May 20, 2022
Clinical sample management requires laboratories to put a significant amount of thought and effort into record-keeping and reporting in order to meet compliance requirements. Regardless of the type of compliance (HIPAA, Part 11, GLP, etc), managing clinical samples requires a commitment to actively maintain an audit ready-state. For many labs that are getting started with clinical sample management, this can be a daunting task. Check out the 3 tips below to get started.
1. Tracking Clinical Samples
Your staff should be able to the “what, when, how, who” of every human-derived sample in the lab. Sample tracking should include the capture of all details around the collection, receipt, storage, processing and handling samples.
What? – Document the type(s) of samples you will receive/create including the descriptive metadata that you want to collect for each sample type.
When? – Capture dates for all events in the lifecycle of a sample including when it was collected, received, processed, stored, and shipped.
How? – Track step-by-step how tasks were performed in the lab in relation to a sample. Utilize sample management software to capture SOPs in workflows and audit trails.
Who? – Capture who in the lab performed any work or handling of the samples. This is both valuable for accountability and troubleshooting.
2. Sample Identification & Barcoding
Clinical sample inventory management includes having clear and unique identifiers that are appropriate to the laboratory type. Among other considerations, do your samples need to be de-identified for a specific laboratory or can they have PHI in the identifier? Do your naming patterns easily provide information and context for a given sample?
Sample Receipt – Consider how samples will be labeled from the collection site and received into the laboratory. Do they need to be de-identified before use in the lab?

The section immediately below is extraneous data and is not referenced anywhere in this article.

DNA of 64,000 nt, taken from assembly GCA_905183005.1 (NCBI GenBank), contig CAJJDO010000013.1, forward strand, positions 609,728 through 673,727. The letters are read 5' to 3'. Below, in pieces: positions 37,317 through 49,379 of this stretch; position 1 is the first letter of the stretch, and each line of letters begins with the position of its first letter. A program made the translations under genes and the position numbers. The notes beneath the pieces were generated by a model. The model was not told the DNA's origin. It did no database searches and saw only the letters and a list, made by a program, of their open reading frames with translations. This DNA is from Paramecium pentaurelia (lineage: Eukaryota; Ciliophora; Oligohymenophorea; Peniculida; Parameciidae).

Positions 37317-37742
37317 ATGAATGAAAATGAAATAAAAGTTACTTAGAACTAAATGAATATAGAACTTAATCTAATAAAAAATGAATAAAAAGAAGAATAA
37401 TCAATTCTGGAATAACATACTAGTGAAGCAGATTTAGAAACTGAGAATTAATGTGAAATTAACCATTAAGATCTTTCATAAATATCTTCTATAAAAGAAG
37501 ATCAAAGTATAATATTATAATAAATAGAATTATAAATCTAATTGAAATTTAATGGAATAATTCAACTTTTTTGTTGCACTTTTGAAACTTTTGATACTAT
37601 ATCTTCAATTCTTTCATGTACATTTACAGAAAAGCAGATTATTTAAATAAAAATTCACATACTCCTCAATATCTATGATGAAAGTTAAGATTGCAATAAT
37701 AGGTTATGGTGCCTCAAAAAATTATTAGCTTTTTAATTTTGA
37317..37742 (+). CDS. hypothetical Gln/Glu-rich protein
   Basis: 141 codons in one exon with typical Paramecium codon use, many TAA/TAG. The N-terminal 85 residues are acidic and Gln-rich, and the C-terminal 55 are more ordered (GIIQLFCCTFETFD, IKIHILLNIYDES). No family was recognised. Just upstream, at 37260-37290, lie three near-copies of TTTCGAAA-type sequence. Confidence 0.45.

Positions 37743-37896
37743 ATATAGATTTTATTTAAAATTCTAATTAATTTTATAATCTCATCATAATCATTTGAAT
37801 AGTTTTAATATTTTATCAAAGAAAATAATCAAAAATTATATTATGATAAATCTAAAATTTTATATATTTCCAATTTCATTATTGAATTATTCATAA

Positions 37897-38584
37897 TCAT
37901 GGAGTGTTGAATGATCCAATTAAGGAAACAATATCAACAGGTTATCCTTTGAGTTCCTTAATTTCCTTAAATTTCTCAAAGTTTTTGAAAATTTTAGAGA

Laboratory-Specific Identification – Define naming patterns that account for the uniqueness of your samples, aliquots, derivatives, and repeat samples. Although you may also use barcoding, consider having your identifier be “human-readable” so that lab staff can identify samples on-the-fly.
3. Standard Operating Procedures for managing clinical samples
When managing clinical samples it is essential to have clear SOPs that document sample processing tasks and lab workflows. SOPs should accurately document the work to be done in the lab as well as capture any results from sample processing tasks.
Document – With the help of your team, draft an example of the sample lifecycle in the lab. Be sure to capture areas of possible deviation, key variables and decision points.
Create/Update SOPs – Compare the sample lifecycle with your SOPs to ensure procedures are aligned with what is taking place in the lab.
Evaluate – Conduct a “trial run” of your clinical sample intake, processing and storage to ensure SOPs accurately reflect real-world procedures.
Maintain – Define a schedule to regularly review processes and track any changes to SOPs using documented change requests. Internal audits should also be scheduled at set intervals to keep your lab in an “audit-ready” state.
4. Record Keeping
All work performed on clinical samples should be documented and include the same “what, when, how, who” details mentioned before. This should be a record of the actual work that was done, versus your SOPs, which layout a plan and methodology for the work. Keep regulatory requirements in mind when determining how this documentation will be captured, stored and shared.
Efficient and compliant management of clinical samples requires sample management software that is both powerful and easy to use. Sample Manager is a cloud-based sample management system that helps:
Click here to learn about Sample Manager and take a product tour!